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Anyone else find Spain unfriendly to Americans?

Anyone else find Spain unfriendly to Americans?

Jun 28th, 2004, 05:25 PM
  #1  
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Anyone else find Spain unfriendly to Americans?

We were in Spain last week and found a lot of hostility toward Americans. I spoke to everyone in Spanish and it didn't matter. We don't expect friendliness in a major city, but we didn't expect hostility. We've been in Spain before so I don't know if it is because of the war. Anyone else experience this? We were in Italy the week before and they were great!
Vetty is offline  
Jun 28th, 2004, 06:55 PM
  #2  
 
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That's curious -- I was just there in March/April and everyone was pretty friendly to me (I'm American). Maybe we have different definitions of hostility, but I can't think of anything I'd call even close to that. What happened that you thought was hostility that you could specifically tie to being American?
Christina is offline  
Jun 28th, 2004, 07:01 PM
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I'm curious too. Marcy_ (a fellow Hoosier, hey Marcy!) was in Spain the first of May and had a great time.

http://www.fodors.com/forums/pgMessa...2&tid=34496105

What happened that was so bad? Were you physically assaulted? Were you shoved on sidewalks? Did people spit on you?
indytravel is offline  
Jun 28th, 2004, 07:04 PM
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We were in Barcelona last month and didn't experience any ill-will; however some friends came back 10 days after us and reported they had received some negative attitude (nothing dramatic, just rudeness) in Barcelona and Andlusia.

We saw a lot of anti-tourist grafiti in Barcelona which we hadn't seen before (not just Americans, but it was all in English); that's at least better than the anti-Semitic grafiti we saw in Italy.
Gardyloo is online now  
Jun 28th, 2004, 07:58 PM
  #5  
 
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We spent some time in Spain about a week after the train bombings. We did not meet with hostility, and several times were told "Welcome--thank you for coming." Otherwise, people seemed as friendly as they have been in other countries, when visiting them. In Seville, at a Flamenco event, even tho the tickets for the night were sold out, the clerk made some adjustments and got us two seats--which I thought quite nice of her.

Sometimes, it is just a matter of perception. We Americans sometimes seem unfriendly, on our home ground, because we are busy about our business and often pressed for time, and don't want to get involved. We did not notice any difference in our reception this year (2004) than when we were there in 2001, in virtually the same locations. mhm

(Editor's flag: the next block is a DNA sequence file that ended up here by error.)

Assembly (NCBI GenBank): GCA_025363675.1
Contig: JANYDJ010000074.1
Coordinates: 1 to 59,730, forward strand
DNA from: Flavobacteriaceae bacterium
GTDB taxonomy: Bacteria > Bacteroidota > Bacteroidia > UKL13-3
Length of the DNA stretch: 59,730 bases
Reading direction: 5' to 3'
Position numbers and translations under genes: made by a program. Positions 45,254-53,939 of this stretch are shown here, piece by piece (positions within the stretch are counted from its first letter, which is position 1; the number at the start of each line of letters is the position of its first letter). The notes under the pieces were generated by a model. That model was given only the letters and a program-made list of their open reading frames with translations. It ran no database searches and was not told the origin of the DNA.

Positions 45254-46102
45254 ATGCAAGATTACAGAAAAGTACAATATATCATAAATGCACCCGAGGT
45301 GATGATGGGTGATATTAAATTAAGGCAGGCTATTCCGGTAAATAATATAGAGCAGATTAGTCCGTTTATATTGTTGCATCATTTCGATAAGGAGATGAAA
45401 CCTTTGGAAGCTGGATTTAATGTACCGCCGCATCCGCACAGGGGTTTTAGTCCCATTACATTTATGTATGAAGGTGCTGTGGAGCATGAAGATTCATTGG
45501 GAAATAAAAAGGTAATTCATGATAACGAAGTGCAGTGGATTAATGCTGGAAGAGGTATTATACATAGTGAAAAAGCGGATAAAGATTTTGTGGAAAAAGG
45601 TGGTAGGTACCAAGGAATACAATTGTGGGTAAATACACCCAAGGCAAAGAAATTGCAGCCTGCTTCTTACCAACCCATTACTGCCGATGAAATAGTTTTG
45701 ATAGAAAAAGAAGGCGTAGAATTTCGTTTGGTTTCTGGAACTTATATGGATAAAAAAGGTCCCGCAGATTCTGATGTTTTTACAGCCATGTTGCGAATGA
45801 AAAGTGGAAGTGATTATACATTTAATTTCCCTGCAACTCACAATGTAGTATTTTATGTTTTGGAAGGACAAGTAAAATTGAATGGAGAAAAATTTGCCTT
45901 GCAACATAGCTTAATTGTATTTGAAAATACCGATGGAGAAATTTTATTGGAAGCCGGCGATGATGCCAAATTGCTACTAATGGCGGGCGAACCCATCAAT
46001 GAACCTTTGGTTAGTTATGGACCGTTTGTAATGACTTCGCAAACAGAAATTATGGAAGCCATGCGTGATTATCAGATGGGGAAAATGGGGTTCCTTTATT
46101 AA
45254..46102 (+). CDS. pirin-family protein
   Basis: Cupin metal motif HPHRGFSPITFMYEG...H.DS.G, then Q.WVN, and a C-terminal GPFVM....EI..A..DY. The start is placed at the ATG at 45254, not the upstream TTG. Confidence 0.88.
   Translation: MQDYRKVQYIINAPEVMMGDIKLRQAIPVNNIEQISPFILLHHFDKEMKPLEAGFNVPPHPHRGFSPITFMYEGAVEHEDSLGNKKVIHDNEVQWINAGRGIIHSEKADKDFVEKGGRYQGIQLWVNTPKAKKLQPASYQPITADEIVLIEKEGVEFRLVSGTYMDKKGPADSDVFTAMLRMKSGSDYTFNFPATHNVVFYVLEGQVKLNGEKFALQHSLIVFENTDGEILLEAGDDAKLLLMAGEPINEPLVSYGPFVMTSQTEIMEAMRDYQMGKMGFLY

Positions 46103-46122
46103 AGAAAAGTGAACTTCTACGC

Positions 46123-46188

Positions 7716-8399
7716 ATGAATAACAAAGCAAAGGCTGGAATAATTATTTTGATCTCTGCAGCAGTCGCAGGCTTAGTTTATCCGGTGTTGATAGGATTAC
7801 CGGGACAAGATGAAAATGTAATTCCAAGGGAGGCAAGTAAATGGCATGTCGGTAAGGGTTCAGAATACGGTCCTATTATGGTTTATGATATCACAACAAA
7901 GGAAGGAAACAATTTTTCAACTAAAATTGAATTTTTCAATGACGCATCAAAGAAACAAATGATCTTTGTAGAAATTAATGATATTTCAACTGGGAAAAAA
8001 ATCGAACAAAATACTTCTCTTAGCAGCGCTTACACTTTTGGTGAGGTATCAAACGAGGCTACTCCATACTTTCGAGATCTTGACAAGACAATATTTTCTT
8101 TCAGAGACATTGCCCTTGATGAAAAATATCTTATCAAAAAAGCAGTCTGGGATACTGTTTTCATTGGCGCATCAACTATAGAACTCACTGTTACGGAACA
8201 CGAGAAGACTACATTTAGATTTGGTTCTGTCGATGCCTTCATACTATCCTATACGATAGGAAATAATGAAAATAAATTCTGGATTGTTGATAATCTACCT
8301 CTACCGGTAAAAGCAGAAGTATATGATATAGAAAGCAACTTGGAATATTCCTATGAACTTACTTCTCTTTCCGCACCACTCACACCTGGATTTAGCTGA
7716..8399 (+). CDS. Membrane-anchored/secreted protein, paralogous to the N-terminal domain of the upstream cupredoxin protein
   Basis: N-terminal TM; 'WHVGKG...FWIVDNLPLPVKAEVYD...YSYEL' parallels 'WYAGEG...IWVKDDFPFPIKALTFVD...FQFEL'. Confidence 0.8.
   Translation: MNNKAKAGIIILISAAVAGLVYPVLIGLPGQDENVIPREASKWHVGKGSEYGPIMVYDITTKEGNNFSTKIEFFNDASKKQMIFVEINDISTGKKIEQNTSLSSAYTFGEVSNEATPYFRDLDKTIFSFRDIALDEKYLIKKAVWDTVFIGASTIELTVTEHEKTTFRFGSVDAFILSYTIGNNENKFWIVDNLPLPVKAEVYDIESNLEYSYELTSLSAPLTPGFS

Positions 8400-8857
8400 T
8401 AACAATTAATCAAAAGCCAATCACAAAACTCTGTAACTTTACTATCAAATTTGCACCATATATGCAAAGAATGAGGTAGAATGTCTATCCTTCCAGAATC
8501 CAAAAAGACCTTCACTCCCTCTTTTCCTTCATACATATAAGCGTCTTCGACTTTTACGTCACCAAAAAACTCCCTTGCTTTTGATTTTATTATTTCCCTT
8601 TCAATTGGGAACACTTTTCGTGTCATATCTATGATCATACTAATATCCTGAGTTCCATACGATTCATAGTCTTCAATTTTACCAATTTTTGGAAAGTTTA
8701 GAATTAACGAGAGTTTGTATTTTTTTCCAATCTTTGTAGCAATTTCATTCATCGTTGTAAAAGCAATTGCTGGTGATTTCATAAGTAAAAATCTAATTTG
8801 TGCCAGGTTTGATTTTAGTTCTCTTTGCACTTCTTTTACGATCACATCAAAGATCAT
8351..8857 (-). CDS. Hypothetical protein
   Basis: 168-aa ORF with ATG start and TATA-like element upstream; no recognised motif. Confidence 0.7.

mercy is offline  
Jun 28th, 2004, 09:01 PM
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We spend a lot of time in Spain and France and have never encountered any hostility toward Americans per say, but that doesn't mean it doesn't happen as an isolated experience from time to time. Our friends and associates seem to be able to make a distinct difference between Americans in general and the current administration, but that line can blur at times, but I've never witness any open hostility.

It is also a fact that there are a number of Americans who should never impose themselves on others. We've all run across them in our travels, but in your case I don't understand. You didn't mention where you where when this happened, but didn't anyone explain to you why they felt the way they did toward Americans? It's very curious indeed.
Robert2533 is offline  
Jun 29th, 2004, 06:58 AM
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We were just in Spain the first part of June - Madrid, Seville, Granada and Barcelona.

Nothing negative towards anybody speaking English.
Myer is offline  
Jun 29th, 2004, 07:03 AM
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My sister and her husband were there the day after the bombings and also said they experienced no ill will directed towards them. They said they found everyone to be friendly.
Statia is offline  
Jun 29th, 2004, 07:14 AM
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People are too quick to jump on the racist bandwagon. People are offhand with you because they're in a mood, or just not particularly friendly. Fellow London residents are offhand with me in stores, restaurants etc. nothing racist just life. Stop being so paranoid about this "world against America" label, live life and enjoy.
m_kingdom2 is offline  
Jun 29th, 2004, 07:37 AM
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We found the people more friendly in the north of Spain. We felt uncomfortable in Seville during the semano santo when my friend was filming, decreetly, the proceedings. A lot of the Spanish were glaring at her and her camera in a rather hostile way. I wish I'd known how to to say 'Don't worry the camera won't steal your soul' in Spanish!!
lauralamb is offline  
Jun 29th, 2004, 07:49 AM
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We were in Madrid 4 days in April and found the people very pleasant. ABsolutely no feeling of hostility and we felt very safe wandering all over town and using mass transit. In fact many people were very friendly towards my kids when they tried to use their spanish, and chatted with my son when he wore his new Real Madrid soccer jersey (that he purchased in Madrid and wore almost everyday thereafter). We had a great experience and would love to explore more of the country.